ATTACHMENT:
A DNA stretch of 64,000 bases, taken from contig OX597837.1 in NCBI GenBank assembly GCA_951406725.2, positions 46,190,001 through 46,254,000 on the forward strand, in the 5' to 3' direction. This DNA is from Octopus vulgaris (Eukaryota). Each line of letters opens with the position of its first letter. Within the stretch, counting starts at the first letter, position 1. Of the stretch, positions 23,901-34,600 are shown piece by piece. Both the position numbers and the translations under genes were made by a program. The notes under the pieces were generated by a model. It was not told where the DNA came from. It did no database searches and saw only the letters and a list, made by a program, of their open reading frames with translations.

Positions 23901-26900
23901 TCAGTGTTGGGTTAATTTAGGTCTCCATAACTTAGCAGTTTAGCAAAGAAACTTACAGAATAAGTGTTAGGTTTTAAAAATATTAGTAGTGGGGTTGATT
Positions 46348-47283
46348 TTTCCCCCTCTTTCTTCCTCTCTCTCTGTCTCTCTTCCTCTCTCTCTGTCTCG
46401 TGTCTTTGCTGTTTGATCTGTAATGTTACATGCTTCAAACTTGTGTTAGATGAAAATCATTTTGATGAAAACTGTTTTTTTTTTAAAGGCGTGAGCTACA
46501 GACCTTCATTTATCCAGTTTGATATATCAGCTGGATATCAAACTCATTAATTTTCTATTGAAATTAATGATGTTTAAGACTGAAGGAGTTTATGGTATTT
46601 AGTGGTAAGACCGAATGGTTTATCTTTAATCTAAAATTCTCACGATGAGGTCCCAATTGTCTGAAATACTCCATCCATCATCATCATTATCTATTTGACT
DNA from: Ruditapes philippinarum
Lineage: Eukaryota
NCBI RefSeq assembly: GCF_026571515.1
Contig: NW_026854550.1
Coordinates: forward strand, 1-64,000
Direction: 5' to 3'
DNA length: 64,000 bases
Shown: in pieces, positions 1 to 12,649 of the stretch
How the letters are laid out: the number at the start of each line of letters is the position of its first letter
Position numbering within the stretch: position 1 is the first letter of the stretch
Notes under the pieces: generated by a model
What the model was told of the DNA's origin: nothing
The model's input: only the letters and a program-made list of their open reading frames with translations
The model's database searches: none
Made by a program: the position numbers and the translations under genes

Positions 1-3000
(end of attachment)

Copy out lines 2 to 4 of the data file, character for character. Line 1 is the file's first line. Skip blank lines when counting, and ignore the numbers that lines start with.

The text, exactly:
Positions 23901-26900
23901 TCAGTGTTGGGTTAATTTAGGTCTCCATAACTTAGCAGTTTAGCAAAGAAACTTACAGAATAAGTGTTAGGTTTTAAAAATATTAGTAGTGGGGTTGATT
Positions 46348-47283